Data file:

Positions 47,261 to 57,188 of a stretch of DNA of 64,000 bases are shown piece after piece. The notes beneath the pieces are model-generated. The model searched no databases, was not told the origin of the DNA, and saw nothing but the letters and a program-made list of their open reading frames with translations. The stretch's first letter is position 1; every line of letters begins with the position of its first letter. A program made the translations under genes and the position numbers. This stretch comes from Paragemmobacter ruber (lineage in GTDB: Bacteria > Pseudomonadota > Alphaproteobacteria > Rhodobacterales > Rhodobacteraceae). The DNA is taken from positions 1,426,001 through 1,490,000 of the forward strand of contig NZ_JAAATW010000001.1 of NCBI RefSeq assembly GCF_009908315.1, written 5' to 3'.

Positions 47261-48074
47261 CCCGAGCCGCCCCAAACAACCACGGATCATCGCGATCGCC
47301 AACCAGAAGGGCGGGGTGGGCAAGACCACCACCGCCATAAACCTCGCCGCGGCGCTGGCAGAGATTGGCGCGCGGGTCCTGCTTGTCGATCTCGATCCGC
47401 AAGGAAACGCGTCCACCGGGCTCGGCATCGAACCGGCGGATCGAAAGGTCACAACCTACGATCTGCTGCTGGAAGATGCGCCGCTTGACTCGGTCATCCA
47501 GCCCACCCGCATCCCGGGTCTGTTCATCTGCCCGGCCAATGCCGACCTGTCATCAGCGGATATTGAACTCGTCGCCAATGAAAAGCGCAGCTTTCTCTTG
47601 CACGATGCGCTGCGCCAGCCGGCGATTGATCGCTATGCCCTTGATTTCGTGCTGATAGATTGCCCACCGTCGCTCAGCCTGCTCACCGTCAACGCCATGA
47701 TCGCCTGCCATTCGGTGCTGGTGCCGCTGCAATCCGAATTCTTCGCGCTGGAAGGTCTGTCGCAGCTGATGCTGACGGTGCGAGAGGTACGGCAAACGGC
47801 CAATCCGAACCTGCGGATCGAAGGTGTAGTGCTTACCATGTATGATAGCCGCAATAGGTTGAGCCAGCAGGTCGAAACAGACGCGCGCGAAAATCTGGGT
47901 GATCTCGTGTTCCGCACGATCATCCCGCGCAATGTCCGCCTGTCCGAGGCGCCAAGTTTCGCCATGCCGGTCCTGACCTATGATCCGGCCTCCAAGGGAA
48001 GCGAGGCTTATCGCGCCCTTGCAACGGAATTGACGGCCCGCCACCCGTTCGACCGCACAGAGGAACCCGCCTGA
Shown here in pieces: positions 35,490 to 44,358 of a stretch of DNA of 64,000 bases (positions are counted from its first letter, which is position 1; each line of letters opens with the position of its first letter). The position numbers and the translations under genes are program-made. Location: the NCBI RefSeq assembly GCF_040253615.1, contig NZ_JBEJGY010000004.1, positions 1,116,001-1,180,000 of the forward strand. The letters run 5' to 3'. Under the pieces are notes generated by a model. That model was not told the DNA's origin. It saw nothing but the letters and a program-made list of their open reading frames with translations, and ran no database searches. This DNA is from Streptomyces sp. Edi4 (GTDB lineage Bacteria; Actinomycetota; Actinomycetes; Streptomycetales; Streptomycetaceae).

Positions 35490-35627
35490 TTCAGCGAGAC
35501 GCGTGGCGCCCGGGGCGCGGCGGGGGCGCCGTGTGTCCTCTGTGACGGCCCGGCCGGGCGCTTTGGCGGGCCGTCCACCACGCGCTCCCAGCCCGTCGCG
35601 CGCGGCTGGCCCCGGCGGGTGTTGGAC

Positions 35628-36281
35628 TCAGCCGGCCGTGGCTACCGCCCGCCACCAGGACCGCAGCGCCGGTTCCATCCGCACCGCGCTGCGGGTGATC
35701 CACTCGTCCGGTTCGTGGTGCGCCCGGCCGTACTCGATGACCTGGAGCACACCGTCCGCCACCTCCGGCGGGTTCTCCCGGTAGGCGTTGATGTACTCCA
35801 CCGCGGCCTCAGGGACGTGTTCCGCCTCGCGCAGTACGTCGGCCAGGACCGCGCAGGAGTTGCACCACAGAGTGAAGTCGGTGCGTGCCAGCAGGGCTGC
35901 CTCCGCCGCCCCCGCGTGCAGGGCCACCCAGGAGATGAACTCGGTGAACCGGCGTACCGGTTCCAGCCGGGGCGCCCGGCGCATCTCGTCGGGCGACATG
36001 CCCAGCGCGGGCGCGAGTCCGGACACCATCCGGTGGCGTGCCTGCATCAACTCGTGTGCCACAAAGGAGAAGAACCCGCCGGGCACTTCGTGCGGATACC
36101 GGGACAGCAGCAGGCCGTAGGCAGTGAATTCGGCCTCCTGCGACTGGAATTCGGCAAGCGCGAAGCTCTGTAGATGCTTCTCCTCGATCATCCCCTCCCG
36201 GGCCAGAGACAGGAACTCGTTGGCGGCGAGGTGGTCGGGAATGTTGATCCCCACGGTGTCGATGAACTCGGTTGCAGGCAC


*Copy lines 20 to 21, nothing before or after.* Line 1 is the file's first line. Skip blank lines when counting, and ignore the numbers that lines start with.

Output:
35801 CCGCGGCCTCAGGGACGTGTTCCGCCTCGCGCAGTACGTCGGCCAGGACCGCGCAGGAGTTGCACCACAGAGTGAAGTCGGTGCGTGCCAGCAGGGCTGC
35901 CTCCGCCGCCCCCGCGTGCAGGGCCACCCAGGAGATGAACTCGGTGAACCGGCGTACCGGTTCCAGCCGGGGCGCCCGGCGCATCTCGTCGGGCGACATG